Intrepidresearchers try to conserve Komodo dragon population.
BangkokPost, 4 February 2003
ByBijal P. Trivedi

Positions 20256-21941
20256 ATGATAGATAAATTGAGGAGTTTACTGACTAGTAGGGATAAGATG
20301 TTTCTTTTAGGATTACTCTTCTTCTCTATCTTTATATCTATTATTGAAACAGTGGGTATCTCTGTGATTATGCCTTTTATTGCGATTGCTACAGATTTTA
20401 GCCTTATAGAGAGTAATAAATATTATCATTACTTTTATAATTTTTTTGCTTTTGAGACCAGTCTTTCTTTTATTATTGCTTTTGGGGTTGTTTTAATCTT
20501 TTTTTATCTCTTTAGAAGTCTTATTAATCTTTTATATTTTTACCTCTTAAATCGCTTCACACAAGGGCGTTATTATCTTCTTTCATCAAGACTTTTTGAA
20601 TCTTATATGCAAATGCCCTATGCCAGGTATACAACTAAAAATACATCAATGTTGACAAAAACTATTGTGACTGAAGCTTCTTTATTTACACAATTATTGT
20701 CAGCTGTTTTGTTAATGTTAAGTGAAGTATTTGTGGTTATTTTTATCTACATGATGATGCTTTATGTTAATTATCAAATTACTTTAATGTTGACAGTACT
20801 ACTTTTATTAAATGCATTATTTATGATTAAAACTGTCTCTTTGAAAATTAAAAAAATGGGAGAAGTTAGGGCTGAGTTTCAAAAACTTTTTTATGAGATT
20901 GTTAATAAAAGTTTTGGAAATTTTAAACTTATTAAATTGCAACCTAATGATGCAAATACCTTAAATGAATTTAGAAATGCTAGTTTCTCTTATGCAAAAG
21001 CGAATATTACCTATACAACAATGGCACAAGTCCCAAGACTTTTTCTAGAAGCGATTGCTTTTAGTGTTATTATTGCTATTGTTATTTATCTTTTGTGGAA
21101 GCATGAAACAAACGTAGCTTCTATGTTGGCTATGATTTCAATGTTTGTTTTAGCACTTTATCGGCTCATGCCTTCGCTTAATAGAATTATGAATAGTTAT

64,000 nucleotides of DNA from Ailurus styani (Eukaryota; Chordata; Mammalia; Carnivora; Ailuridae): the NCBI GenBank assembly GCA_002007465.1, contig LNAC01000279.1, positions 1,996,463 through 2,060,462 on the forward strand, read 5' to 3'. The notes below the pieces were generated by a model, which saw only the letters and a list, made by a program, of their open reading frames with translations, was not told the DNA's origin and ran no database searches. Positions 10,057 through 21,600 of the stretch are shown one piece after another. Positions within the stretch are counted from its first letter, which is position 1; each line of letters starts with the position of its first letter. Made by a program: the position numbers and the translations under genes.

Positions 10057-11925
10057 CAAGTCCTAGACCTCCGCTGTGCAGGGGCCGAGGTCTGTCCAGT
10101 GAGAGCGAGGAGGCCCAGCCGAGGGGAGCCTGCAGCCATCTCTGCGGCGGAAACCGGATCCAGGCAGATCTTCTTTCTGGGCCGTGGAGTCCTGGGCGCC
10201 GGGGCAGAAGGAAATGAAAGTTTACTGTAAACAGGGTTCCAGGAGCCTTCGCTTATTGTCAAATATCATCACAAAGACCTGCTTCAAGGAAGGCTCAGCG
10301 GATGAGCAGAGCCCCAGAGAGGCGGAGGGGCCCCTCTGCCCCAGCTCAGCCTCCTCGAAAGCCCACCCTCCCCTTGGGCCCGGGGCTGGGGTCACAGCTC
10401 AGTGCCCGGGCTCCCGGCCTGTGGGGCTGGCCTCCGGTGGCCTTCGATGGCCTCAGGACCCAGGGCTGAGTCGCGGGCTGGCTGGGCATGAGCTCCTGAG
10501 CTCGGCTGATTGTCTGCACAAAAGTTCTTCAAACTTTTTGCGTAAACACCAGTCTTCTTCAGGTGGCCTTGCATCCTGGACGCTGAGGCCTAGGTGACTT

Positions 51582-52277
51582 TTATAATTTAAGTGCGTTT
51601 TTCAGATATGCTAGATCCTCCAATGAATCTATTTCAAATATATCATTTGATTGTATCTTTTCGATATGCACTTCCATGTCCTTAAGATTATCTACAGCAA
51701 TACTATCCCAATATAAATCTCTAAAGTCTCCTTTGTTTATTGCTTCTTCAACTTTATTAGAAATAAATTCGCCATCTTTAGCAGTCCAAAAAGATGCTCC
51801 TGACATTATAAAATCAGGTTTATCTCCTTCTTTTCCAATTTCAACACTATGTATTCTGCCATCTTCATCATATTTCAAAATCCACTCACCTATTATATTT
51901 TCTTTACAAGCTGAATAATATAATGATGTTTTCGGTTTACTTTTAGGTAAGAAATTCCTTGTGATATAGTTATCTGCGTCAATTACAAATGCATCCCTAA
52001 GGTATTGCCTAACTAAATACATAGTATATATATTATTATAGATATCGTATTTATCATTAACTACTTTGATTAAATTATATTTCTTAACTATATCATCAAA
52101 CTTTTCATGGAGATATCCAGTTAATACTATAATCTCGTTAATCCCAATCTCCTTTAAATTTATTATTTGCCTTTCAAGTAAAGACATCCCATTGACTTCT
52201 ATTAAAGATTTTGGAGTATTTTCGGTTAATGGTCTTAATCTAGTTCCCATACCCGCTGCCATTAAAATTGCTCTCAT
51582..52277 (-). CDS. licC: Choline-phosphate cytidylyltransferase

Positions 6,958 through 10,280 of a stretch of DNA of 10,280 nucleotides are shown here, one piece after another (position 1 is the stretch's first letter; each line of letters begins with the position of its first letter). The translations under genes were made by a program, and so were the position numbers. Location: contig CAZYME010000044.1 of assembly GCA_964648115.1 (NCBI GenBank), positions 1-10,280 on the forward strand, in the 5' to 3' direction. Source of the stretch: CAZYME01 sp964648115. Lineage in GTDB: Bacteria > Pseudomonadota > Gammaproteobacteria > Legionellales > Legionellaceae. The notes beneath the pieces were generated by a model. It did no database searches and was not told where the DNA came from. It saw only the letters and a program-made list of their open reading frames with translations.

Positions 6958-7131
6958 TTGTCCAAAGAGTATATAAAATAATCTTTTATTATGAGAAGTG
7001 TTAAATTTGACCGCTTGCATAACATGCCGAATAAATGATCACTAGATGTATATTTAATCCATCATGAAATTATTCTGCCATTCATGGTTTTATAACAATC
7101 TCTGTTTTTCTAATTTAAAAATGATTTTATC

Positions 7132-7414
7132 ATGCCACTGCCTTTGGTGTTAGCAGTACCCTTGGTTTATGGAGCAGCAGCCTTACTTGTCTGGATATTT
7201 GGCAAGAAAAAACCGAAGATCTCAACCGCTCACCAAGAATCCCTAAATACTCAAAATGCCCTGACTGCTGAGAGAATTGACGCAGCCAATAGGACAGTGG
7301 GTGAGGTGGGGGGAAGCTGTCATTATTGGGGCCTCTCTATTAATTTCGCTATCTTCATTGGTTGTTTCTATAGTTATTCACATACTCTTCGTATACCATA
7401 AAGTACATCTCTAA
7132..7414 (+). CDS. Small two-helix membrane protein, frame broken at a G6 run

To catch a Komodo dragon in the forests of Indonesia’s Flores Island, biologist Claudio Ciofi and his colleagues set a “10-foot [three-metre] mousetrap” with a freshly killed goat as bait. Then they wait. The Komodo dragon, Varanus komodoensis, is the world’s largest lizard, sometimes growing up to almost three metres long. Powerful as the dragon seems, man’s intrusion threatens it. Ciofi’s research stands to boost the species’ population in the wild and in the world’s zoos. “These are charismatic beasts and not that much is known about them,” says Ciofi, a research fellow at Yale University in New Haven, Connecticut. “Their habitat is shrinking fast, particularly on Flores, where the human population is growing rapidly and where there are few protected areas.” The Komodo dragon qualifies as “vulnerable” to extinction, according to the UN-affiliated International Union for the Conservation of Nature and Natural Resources. The fearsome lizards, considered mythic by Westerners until expeditions in the early 20th century, now live on five small islands, 483 kilometres east of Bali: Flores, Gili Dasami, Gili Motang, Komodo and Rinca. The lizards also inhabited the island of Padar until about 1980, when they seem to have vanished. Ciofi estimates the total population in the islands hovers around 3,000, protected partly by reserves. During his visits to the islands over the past 10 years, Ciofi has had a hand in tagging and examining 250 of the animals. The goat that Ciofi uses as bait is a favourite meal of the lizard, which can pick up the smell of carrion from five kilometres away. Once a Komodo dragon enters the trap, the researchers restrain it with ropes, then take measurements and draw blood for genetic studies. They implant a small microchip essentially an ID tag underneath the skin behind the right hind leg and harness the creature with a radio transmitter. Each island has a distinct genetic population of Komodo dragons. To create a family tree for the species, Ciofi wants to take blood samples from lizards in all the islands to determine the relationships between the populations. Eventually the researchers may repopulate the island of Padar. The genetic data gathered on the other islands will help choose the right lizards to colonise Padar. “Claudio is a superb biologist and a major player in genetic and captive-breeding research,” says James Murphy, former curator of herpetology at Dallas Zoo and now a research associate at Smithsonian National Zoo in Washington, DC. “But Claudio’s main contribution is that he has alerted people, in particular the Indonesian government, to the threats facing each population of Komodo dragons.” The lizards may once have ranged throughout the entire island of Flores, Ciofi believes. But the human population, now 1.5 million, has crowded them into the northern and western coasts. On both coasts man is destroying lizard habitat. In the west, deer poachers set fire to the savanna to flush out their prey. In the north, farmers use slash-and-burn agriculture. “Human development must be sustainable, balancing the needs of the local community and the dragons,” Ciofi says. Preserving the lizards, he points out, also helps preserve tourist revenue. Strengthening the Komodo dragon’s genetic legacy has other local benefits. The dragon serves as “an umbrella species”, Ciofi says, which helps protect other less charismatic creatures on the distant islands. Ciofi is collaborating on his research with Prof Putra Sastrawan of Udayana University in Bali, local villagers and the Indonesian government. Plans include a field-research station on the west coast of Flores that will serve as a training centre for rangers and a storage facility for blood samples. Komodo-dragon breeding programmes around the world depend on this from-the-field genetic data to maintain their populations. About 300 Komodo dragons live in captivity about 60 of which have been born and bred in the US. Since November, seven baby Komodo dragons have hatched at Denver Zoo in Colorado. “I never dreamed that some day I would be raising seven little dragons,” says Rick Haeffner, curator of reptiles and fishes at Denver Zoo.